Small steps make it easier to get healthy, says dietician
While many of us strive to maintain a healthy diet, we're bombarded daily with complicated diet fads and celebrity news that remind us of our not-so-healthy decisions.
But rather than feeling defeated, making small adjustments can guide us into better habits and healthier lifestyle, says Maira Quintanilha, a registered dietician for Alberta Health Services.
She suggests the following five tips to help you reduce sugar, salt and fat in your diet.
- Published on Thursday, 23 May 2013 18:53
- Written by Ashely Alcantara
Physicians say procedure made popular by Hollywood has its benefits
It looks like a scene straight from a bloody horror film.
A woman with her own blood smeared on or injected into her face.
But it’s not a movie, it’s a cosmetic procedure called the Vampire Facelift – recently made popular by reality TV.
And you don’t need to leave the city for Hollywood to get one.
- Published on Friday, 26 April 2013 22:10
- Written by Pauline Zulueta & Deja Leonard
Avoid getting sick by following expert tips
Health Canada estimates that every year 11 to 13 million Canadians get sick because of food-borne illness.
In 2013, the agency reported 57 food recalls that prompted public warning across Canada. Food-borne illness has been estimated to cost our country between $12 billion and $14 billion annually, according to Health Canada.
Because food is being produced at faster rates and in larger quantities, the risk of food-borne bacteria being distributed to a large number of people has increased, according to FORNYA Canada.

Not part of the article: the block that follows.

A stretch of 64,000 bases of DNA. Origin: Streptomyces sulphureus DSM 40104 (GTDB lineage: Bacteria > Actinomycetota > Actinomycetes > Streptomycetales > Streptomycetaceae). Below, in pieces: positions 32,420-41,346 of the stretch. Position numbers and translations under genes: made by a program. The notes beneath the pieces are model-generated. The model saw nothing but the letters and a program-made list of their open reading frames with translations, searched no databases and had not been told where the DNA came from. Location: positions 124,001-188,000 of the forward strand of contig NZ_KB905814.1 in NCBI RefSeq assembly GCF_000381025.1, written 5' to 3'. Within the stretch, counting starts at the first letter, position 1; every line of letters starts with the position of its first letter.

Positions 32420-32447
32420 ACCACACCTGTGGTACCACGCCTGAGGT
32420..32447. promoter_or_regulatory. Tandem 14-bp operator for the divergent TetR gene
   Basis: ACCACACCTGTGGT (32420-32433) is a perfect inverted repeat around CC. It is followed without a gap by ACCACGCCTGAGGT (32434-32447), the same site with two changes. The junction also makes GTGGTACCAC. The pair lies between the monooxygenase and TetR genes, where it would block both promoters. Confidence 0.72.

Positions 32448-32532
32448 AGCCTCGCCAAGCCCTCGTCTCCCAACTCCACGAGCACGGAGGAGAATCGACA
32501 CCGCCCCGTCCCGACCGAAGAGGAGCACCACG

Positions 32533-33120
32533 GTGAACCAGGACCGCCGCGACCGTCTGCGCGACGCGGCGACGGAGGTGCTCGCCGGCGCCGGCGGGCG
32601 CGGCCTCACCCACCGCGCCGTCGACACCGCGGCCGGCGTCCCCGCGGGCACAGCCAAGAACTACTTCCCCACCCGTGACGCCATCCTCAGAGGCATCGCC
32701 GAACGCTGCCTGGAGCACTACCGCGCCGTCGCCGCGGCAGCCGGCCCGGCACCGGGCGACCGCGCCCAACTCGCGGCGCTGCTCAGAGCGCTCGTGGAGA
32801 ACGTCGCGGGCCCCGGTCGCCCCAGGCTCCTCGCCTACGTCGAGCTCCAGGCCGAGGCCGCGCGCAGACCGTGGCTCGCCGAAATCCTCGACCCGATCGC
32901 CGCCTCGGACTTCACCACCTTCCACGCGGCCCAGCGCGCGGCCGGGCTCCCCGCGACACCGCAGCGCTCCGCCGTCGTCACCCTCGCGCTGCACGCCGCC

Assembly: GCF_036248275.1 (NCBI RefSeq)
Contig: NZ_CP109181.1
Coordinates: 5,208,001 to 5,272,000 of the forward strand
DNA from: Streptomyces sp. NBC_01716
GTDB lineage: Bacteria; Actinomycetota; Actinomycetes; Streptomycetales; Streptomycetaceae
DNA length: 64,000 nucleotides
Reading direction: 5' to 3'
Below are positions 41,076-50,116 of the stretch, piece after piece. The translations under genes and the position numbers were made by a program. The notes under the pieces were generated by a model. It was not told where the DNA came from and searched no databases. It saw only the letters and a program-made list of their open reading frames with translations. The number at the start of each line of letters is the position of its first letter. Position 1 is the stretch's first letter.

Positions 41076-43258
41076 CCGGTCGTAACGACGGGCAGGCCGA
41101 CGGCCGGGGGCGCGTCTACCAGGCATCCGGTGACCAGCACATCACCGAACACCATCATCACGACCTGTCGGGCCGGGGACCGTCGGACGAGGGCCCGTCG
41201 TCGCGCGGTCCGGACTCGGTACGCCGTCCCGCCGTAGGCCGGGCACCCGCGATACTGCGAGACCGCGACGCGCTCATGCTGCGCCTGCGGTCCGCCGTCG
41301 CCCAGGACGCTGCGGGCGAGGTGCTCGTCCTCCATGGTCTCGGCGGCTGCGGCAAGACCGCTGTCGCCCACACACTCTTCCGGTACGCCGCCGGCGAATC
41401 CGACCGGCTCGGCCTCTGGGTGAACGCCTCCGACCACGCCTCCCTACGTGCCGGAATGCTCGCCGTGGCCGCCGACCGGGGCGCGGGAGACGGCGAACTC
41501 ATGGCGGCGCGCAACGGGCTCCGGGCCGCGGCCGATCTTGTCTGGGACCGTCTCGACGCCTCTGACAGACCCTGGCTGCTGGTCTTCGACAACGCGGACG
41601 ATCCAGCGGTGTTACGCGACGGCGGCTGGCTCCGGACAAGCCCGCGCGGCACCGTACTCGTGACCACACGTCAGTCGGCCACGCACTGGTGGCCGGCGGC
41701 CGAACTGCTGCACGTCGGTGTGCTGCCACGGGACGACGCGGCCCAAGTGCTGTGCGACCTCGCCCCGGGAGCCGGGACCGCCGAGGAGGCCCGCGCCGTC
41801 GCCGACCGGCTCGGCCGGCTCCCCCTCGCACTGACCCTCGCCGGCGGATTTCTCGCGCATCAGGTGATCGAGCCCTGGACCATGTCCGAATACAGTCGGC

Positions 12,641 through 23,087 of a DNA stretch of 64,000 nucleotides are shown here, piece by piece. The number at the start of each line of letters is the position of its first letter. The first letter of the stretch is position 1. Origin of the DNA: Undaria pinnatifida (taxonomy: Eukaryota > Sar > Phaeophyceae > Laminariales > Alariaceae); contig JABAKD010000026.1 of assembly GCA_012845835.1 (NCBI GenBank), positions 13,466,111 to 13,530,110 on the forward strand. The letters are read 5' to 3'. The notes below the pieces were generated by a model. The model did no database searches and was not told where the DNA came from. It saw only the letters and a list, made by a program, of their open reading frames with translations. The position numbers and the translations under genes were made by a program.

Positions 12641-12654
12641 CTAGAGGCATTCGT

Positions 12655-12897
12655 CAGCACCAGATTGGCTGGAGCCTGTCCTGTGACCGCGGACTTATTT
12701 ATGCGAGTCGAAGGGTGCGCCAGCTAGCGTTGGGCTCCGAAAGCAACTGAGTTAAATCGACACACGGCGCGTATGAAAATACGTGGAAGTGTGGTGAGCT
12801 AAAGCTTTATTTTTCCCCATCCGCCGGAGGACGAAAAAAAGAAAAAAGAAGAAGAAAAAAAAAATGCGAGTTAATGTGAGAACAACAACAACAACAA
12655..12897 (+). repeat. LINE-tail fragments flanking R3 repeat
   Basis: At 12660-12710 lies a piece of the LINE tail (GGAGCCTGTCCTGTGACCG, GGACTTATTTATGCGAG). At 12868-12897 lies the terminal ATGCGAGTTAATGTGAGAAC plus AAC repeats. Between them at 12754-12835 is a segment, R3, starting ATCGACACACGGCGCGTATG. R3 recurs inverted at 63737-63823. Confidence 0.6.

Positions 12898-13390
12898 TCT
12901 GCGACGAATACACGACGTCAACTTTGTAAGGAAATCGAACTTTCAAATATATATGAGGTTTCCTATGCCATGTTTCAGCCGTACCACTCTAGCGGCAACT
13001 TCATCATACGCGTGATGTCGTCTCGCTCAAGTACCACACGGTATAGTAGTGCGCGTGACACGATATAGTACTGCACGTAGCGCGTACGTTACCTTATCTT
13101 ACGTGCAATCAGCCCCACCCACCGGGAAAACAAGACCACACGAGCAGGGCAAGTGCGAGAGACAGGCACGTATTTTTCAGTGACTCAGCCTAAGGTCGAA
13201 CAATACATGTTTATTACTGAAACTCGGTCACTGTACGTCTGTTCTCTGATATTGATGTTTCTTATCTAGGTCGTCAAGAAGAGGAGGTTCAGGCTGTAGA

- Published on Monday, 22 April 2013 19:49
- Written by Shannon Galley
Celiac sufferers become sick after eating improperly handled food
Many restaurants advertise gluten-free products on menu items. While this can be a help to people whose bodies cannot process gluten, these same products can be a health hazard if they have been accidentally cross-contaminated with gluten.
Celiac disease is defined by the Canadian Celiac Association as, "a medical condition in which the absorptive surface of the small intestine is damaged by a substance called gluten. This results in an inability of the body to absorb nutrients: protein, fat, carbohydrates, vitamins and minerals, which are necessary for good health."
- Published on Monday, 22 April 2013 18:50
- Written by Shannon Galley
Women use own experience to help others
Parenting doesn't come with a manual and it can present many challenges. Situations arise at every stage that parents don't know how to handle.
Why is my toddler fussing? Why won't my four-year-old son play with other children? Why won't my 13-year-old daughter talk to me? The list goes on.
Trisha Savoia says knowing herself, becoming "absolutely aware," and tapping into her intuition have helped her to better know her children.